[SeMissourian.com] Fair ~ 60°F  
River stage: 23.12 ft. Rising
Sunday, Apr. 20, 2014

Corps still waiting to decide on blowing levee; Cairo residents urged to leave

Friday, April 29, 2011

The Birds Point levee is seen on Friday, April 29, 2011 with the New Madrid Floodway, at left, and the Mississippi River floodwaters, at right.
(Fred Lynch) [Order this photo]
With the rivers still swelling and more rain expected, the U.S. Army Corps of Engineers stayed in a "holding pattern" Friday as the mayor of Cairo, Ill., issued his strongest warning yet for residents of the Southern Illinois town to seek higher ground.

Corps officials said Friday afternoon that they'd wait until a conference call Saturday morning to decide again whether to blow the levee at Birds Point, activating the New Madrid floodway, or postpone the decision.

If the decision is made to breach the levee, Corps officials say it will take about 21-24 hours to get the levee ready.

U.S. District Judge Stephen Limbaugh issued his ruling Friday morning giving the Corps the go-ahead to blow a hole in the Birds Point levee in Mississippi County, but a spokeswoman for the Corps said a decision has yet to be reached.

"We're still in a holding pattern," said Mary Statum, a spokeswoman for the Corps of Engineers Memphis District. "We're still watching and waiting."

The river gauge at Cairo hit 59 feet Friday morning at 9 a.m., she said, with the plan for detonating the levee set for when the river gauge reads 61. Forecasts call for Southeast Missouri to get another 1 to 3 inches of rain dumped on it, according to David Humphrey, the lead forecaster with the National Weather Service in Paducah, Ky.

A crest of 60.5 is still predicted for the Cairo gauge Sunday morning, Humphrey said, and Cape Girardeau is expected to crest at 46 Sunday morning.

Meanwhile, Cairo mayor Judson Childs issued a release Friday morning "strongly urging" all senior citizens, people with medical conditions or special needs and families with children that live in single-story homes to evacuate within the next 24 hours.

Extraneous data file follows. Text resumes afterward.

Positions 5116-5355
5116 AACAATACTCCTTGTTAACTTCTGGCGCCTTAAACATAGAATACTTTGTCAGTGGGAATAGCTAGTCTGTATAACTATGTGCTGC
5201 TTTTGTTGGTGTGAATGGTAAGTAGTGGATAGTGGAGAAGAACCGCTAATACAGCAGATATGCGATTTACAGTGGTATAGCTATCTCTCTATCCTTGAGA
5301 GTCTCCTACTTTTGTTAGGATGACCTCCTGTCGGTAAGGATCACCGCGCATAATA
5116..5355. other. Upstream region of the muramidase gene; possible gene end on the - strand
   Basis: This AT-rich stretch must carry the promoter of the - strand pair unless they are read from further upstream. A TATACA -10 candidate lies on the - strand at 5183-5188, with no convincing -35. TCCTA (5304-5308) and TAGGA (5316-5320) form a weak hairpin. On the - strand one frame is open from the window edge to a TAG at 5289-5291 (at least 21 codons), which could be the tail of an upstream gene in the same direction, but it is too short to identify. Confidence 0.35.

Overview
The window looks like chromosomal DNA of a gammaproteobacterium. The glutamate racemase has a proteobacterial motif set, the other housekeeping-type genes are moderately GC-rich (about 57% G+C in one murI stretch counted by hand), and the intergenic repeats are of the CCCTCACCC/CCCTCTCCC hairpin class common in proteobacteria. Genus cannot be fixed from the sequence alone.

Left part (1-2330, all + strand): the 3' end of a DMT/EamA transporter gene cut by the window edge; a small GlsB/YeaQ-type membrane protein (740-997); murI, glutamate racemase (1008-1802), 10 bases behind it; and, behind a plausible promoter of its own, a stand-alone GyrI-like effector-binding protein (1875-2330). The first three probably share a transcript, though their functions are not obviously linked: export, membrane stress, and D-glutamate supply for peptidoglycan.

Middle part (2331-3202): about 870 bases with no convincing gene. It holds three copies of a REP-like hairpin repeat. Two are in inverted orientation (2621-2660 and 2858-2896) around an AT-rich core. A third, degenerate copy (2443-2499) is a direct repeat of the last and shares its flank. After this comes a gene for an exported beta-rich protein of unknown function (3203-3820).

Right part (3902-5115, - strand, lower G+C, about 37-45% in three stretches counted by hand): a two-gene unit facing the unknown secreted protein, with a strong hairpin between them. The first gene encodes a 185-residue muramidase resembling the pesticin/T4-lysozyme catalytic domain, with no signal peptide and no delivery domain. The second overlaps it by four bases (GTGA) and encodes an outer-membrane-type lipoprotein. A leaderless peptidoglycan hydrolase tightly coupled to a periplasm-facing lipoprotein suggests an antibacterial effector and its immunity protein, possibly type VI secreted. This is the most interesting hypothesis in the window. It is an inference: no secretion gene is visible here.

As the river reaches record levels on the Cairo gauge, sand boils are continuing to develop inside Cairo and the North Cairo Drainage District, the release says. Childs worries that the sand boils will compromise the integrity of the levee system.

"This is the strongest warning short of mandatory evacuation," Childs said in the release. "I strongly encourage this evacuation order to be followed."

Community leaders in Cairo are among the strongest proponents of breaching the levee, which would divert floodwaters to about 130,000 acres of private and public property within the spillway, most of which is in Mississippi County. In his ruling, Limbaugh ruled against the State of Missouri and with the Corps of Engineers and the states of Illinois and Kentucky, which maintained the Corps had the authority to blow the levee.

A Cairo resident looks out over the Mississippi River from atop gate No. 8 of the levee that runs parallel to Ohio Street Tuesday, April 26, 2011 in Cairo, Ill. Mayor Judson Childs defended a controversial U.S. Army Corps of Engineers plan to protect his struggling town of 2,800 by intentionally breaking an upstream levee that now protects about 130,000 acres of Missouri farmland.
(AP Photo/The Southern Illinoisan, Steve Jahnke)
The plan was authorized by Congress by the Flood Control Act of 1928 in response to devastation created by the Great Mississippi River Flood of 1927. The project was designed to protect against other floods, while also safeguarding navigation in the Mississippi River.